North Korea
Image: Micha Brandli via Unsplash

JetBrains vulnerability being exploited by North Korean gov’t hackers, Microsoft says

Multiple groups of hackers tied to North Korea’s government are targeting a vulnerability that emerged earlier this year in a popular product from Czech software giant JetBrains, Microsoft says.

Two groups tracked by Microsoft as Diamond Sleet and Onyx Sleet were seen exploiting CVE-2023-42793 — a bug found last month that affects a product called TeamCity, which is used by developers to test and exchange software code before its release.

The company published a patch for the issue on September 20 but the subsequent release of technical details led to immediate exploitation by a range of ransomware groups, according to researchers at PRODRAFT. More than 1,200 unpatched servers vulnerable to the issue were discovered.

Microsoft said on Wednesday that it has been notifying customers who are being targeted or who have already been compromised.

“While the two threat actors are exploiting the same vulnerability, Microsoft observed Diamond Sleet and Onyx Sleet utilizing unique sets of tools and techniques following successful exploitation,” Microsoft said.

“Based on the profile of victim organizations affected by these intrusions, Microsoft assesses that the threat actors may be opportunistically compromising vulnerable servers. However, both actors have deployed malware and tools and utilized techniques that may enable persistent access to victim environments,” they wrote.

Diamond Sleet was witnessed deploying backdoors through their compromise of the vulnerability — allowing them continuous access to a victim’s system. Onyx Sleet, meanwhile, creates a new user account on the compromised system and gives it administrator-level access.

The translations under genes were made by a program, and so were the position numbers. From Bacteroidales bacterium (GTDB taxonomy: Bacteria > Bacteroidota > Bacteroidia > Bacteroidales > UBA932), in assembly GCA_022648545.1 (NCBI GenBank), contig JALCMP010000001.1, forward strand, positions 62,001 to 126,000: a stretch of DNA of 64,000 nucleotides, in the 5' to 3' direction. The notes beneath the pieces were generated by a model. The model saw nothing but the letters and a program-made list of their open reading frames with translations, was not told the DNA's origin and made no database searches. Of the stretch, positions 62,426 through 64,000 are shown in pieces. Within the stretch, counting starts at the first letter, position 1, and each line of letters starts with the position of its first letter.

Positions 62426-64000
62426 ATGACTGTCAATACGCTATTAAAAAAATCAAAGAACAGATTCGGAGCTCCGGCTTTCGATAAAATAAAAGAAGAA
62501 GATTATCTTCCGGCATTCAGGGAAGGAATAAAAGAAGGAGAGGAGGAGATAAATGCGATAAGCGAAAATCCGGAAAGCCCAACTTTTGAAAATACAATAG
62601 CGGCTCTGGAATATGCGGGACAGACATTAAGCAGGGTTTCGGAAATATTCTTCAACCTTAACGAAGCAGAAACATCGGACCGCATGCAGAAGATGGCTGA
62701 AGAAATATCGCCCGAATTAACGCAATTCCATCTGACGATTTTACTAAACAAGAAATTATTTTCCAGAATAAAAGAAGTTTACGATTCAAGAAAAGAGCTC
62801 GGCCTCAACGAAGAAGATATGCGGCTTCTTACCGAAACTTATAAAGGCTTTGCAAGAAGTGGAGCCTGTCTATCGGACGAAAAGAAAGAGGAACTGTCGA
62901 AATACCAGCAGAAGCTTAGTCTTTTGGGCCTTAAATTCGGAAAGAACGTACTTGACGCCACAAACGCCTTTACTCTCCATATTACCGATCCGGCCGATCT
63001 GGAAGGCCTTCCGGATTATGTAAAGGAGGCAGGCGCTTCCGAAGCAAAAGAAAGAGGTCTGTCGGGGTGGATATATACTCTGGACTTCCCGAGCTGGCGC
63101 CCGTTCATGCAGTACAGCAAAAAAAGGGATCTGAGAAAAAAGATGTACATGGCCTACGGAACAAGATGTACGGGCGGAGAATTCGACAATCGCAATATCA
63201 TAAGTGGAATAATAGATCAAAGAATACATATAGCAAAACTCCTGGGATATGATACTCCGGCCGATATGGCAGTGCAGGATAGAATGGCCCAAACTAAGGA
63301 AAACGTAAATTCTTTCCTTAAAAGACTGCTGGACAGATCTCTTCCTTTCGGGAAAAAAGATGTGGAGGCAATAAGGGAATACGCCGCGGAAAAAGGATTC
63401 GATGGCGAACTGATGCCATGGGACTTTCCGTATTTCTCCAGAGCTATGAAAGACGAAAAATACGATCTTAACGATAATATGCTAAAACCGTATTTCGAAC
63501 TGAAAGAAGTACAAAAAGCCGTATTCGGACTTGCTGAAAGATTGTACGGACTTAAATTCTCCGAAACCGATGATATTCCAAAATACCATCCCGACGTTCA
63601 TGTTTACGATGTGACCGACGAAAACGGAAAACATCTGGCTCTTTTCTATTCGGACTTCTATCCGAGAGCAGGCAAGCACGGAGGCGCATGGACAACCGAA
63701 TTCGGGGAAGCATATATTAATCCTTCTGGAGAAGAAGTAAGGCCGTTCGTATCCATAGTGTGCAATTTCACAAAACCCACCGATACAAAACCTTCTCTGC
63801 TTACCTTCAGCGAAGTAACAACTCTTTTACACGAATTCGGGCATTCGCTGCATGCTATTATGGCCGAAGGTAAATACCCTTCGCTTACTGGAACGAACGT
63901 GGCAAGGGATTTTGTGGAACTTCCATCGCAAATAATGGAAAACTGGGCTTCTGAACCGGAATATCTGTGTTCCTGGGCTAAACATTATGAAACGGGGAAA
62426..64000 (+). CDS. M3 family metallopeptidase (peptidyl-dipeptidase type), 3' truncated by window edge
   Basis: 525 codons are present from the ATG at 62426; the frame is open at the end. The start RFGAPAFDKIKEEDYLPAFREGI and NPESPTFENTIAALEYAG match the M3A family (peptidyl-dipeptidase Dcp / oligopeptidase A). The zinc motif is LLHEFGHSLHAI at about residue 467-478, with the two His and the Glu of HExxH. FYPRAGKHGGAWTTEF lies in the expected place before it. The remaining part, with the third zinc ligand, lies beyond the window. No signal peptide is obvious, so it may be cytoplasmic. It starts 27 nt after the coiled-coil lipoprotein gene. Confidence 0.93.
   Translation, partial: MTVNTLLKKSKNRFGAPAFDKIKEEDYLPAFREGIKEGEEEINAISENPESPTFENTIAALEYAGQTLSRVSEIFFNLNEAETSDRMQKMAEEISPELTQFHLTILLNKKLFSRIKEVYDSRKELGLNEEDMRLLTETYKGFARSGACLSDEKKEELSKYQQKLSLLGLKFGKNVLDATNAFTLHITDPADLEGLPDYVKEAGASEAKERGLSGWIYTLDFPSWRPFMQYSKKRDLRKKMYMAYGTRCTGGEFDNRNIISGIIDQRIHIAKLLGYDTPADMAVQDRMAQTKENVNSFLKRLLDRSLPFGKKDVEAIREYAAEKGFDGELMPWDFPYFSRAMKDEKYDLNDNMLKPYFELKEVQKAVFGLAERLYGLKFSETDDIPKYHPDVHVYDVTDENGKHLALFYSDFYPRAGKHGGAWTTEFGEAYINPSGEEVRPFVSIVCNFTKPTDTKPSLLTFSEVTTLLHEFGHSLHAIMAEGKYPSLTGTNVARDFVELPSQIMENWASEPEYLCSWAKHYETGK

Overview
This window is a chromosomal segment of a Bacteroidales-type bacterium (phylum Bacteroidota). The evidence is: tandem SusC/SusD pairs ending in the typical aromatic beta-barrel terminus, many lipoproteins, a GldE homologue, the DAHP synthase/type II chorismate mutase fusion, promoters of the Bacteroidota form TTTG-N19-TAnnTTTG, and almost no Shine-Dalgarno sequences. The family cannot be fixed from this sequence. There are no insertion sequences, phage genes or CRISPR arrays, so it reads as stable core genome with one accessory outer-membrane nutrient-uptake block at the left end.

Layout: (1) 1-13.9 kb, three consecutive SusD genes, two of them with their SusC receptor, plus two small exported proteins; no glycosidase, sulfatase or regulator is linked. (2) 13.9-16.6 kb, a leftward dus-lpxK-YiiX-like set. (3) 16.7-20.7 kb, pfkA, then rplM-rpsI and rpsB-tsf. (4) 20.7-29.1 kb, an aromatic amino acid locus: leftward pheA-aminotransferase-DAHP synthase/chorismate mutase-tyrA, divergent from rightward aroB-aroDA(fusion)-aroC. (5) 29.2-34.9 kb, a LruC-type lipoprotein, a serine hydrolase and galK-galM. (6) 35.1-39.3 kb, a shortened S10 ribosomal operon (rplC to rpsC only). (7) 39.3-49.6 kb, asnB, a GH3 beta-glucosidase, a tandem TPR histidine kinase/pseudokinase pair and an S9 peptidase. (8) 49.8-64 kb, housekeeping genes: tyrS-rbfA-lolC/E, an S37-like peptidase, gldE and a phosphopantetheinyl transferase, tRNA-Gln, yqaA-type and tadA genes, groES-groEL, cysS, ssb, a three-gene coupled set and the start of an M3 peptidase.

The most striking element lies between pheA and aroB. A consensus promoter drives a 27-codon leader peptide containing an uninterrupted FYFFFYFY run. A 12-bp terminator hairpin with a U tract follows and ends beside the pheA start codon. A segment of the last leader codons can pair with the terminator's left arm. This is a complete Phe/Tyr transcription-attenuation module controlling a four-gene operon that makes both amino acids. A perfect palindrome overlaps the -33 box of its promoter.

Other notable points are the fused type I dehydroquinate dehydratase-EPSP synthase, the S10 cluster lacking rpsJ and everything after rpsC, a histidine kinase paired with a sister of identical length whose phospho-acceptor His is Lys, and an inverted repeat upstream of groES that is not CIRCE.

From there, Onyx Sleet tries to steal credentials and other data stored by browsers while also stopping the TeamCity service, “likely in an attempt to prevent access by other threat actors.”

Microsoft did not respond to requests for comment about what organizations were attacked in the campaigns and what the overall goal was.

But both groups have been tracked by security companies and researchers for years. Onyx Sleet typically targets defense and IT services organizations in South Korea, the United States, and India.

Last year, Microsoft accused Onyx Sleet of creating the H0lyGh0st ransomware and using it to attack small businesses in several countries since September 2021.

The group went after manufacturing organizations, banks, schools, and event and meeting planning companies — demanding ransoms of up to 5 Bitcoins (about $140,000).

Diamond Sleet focuses its efforts on espionage, data theft, financial gain, and network destruction, targeting media, IT services, and defense-related entities around the world. The group made waves in September when Microsoft revealed it was targeting organizations in Russia, one of North Korea’s few allies.

Microsoft warned two weeks ago that hackers connected to Diamond Sleet were weaponizing legitimate open-source software.

When first discovered, CVE-2023-42793 caused significant alarm among researchers who explained that it could be used by hackers to take over a development pipeline, allowing them to move throughout a company’s internal network and do extensive damage.

Correction (10/19/2023): A previous version of this story cited a report from The New York Times speculating that JetBrains TeamCity was implicated in the SolarWinds cyberattacks. It was later revealed that SolarWinds' Orion product was the source of the issue — not TeamCity.

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Jonathan Greig

Jonathan Greig

is a Breaking News Reporter at Recorded Future News. Jonathan has worked across the globe as a journalist since 2014. Before moving back to New York City, he worked for news outlets in South Africa, Jordan and Cambodia. He previously covered cybersecurity at ZDNet and TechRepublic.